Islamic banking: Egypt approves sukuk bill as financing crunch hits
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Islamic banking: Egypt approves sukuk bill as financing crunch hits

State desperate for new funding sources; controversy at heart of political divide

Egypt’s Islamist government is making preparations for the country’s first sovereign sukuk, as foreign-currency reserves and the credit rating rapidly decline because of continued political turmoil. On January 16, the cabinet of ministers approved a new draft sukuk bill after Shariah scholars rejected a previous version.

Sukuk laws exist in many other countries, including ones without a Muslim majority, such as the UK. But in Egypt, the proposed law has been controversial. Secularist opposition figures say it represents an encroaching Islamist influence over state institutions – partly because the Muslim Brotherhood, the party from which president Mohamed Morsi hails, has stated partly religious reasons for promoting sukuk.

Others in Egypt have raised concerns about the fact that physical assets must underpin sukuk. A rumour began to circulate that the Suez Canal or other state assets would be used. Prime minister Hisham Qandil denied this in January on Facebook.

Technical objection

Some of the Islamic scholars’ objections to the previous bill were more technical. The first draft enabled the government to lease out assets for up to 60 years in order to underpin sukuk, although the Islamic Research Academy, a powerful Shariah body linked to Egypt’s Al-Azhar University, voiced concerns that this would allow authorities to abuse their control of public assets.

Outside Egypt, even some respected Shariah scholars reckon Islamic finance might be of dubious urgency in a country with so much else to deal with after the 2011 uprising and the toppling of Hosni Mubarak as president. "I would have thought the first priority is to feed hungry mouths," says Mohamed Ali Elgari, a Saudi Arabian Shariah scholar who this month wins Euromoney’s award for outstanding contribution to Islamic finance.

But there is equally a sense that Egypt needs the legislation to expand its available avenues for funding. The country has a widening budget deficit, declining foreign-currency reserves ($15 billion in January compared with $36 billion before the uprising), a deteriorating currency, and a credit rating that has fallen in several stages from a pre-revolution double-B to B minus in December 2012.

New draft
The government, in any case, appears determined that the bill should be passed, and the new draft’s approval by the cabinet was clearly a big moment for the new finance minister, El-Morsi Hegazy. Hegazy’s appointment, just 10 days previously, raised eyebrows among some secularists, as he was until then an Islamic finance and economics professor.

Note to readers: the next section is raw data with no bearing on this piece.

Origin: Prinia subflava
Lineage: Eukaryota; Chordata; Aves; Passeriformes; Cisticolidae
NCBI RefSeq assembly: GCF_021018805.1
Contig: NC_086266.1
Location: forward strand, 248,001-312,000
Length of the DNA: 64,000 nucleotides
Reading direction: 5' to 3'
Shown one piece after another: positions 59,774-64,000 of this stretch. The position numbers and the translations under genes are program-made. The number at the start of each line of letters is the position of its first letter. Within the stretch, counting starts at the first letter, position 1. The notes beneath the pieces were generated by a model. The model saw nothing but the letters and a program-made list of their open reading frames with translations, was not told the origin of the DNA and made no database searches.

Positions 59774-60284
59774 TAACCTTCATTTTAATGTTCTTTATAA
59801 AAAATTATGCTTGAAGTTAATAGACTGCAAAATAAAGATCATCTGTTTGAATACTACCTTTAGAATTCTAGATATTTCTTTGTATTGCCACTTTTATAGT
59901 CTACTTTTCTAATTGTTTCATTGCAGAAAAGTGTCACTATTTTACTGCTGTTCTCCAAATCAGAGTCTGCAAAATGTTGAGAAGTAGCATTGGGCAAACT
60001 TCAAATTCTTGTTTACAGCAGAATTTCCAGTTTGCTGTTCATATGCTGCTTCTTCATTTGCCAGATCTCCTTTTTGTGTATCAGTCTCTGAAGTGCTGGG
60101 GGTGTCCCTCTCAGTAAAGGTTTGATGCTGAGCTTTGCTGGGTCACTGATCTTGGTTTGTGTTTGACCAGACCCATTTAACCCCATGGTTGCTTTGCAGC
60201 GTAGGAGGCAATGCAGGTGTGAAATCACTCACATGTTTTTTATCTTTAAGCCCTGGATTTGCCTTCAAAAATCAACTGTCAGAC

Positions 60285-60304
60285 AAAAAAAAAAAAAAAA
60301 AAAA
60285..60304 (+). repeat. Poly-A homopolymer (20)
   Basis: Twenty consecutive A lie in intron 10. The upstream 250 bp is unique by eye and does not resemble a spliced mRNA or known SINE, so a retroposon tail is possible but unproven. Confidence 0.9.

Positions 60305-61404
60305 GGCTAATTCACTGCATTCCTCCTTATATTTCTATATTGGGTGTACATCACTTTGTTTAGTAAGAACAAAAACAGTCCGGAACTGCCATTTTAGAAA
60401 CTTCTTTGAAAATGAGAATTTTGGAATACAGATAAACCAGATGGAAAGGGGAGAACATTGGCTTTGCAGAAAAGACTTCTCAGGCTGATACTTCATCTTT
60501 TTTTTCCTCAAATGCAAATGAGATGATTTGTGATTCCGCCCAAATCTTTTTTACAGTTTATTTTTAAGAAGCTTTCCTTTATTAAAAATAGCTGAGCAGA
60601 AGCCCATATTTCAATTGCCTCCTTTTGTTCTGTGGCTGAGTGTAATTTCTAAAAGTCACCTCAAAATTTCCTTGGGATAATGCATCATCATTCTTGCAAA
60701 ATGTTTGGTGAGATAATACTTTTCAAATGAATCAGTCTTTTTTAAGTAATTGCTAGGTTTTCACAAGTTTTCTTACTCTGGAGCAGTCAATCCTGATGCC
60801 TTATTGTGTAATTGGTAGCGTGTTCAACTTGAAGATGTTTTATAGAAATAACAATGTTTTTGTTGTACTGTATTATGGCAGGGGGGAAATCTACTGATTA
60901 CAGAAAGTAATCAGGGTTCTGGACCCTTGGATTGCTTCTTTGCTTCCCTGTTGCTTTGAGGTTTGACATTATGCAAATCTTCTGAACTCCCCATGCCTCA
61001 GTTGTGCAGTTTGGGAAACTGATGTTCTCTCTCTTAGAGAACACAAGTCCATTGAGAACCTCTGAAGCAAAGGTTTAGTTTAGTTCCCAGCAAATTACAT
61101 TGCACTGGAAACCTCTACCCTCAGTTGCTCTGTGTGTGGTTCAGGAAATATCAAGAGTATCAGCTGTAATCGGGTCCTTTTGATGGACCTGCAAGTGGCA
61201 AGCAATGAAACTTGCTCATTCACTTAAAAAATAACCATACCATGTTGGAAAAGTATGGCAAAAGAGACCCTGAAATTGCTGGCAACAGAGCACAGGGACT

According to comments reported by Reuters, Hegazy reckons the law might ultimately raise an additional $10 billion for the sovereign. But any sukuk issue is going to be costly to get away. Yields on Egypt’s 364-day treasury bills hit 14.4% in mid-January.

Even wide pricing might not guarantee the success of a deal. Investors, by and large, do not yet sound ready to bite. "It’s too early for Egypt," says the Middle East head of an international fund manager. "There’s probably another revolution to come. Let’s not get stuck in the middle of it."

Bringing to fruition a planned $4.8 billion IMF loan will be Hegazy’s next big challenge. It remains stalled despite the fact that what the IMF calls a "preliminary, staff-level agreement" was reached on November 20.

In the meantime the country has been receiving aid and investment from elsewhere. Turkey has so far lent $1 billion, the last $500 million of it in January. Qatar has put $2.5 billion into Egypt’s central bank, part of what the Qatari finance minister has described as a total $5 billion aid package.

Private interest

There are early signs of private-sector interest too. Qatar National Bank is buying Société Générale’s Egyptian operation and Emirates NDB is buying the Egyptian unit of BNP Paribas. There was also news last month that Bill Gates would join a group of US investors putting $1 billion into construction and fertilizer group OCI. That, though, comes as part of OCI’s move from Cairo to Amsterdam.

"[OCI’s move] is another negative as it will cut trading on the market," says Angus Blair, president of the Signet Institute, a regional think-tank. OCI accounts for over 20% of the Egyptian stock market index.

Last year the government said it intended to boost the Shariah-compliant share of total banking assets from 5% to 35% within five years. But these are ambitious plans. As an Islamic finance market, Egypt has considerable potential: a population of 80 million, mainly Muslims, of whom only 10% have bank accounts. International comparisons are apposite. Malaysia is considered the gold standard for the prudent and successful adoption of a new Islamic finance industry, yet after a decade of hard work Islamic finance accounts for just 22% of banking deposits there.

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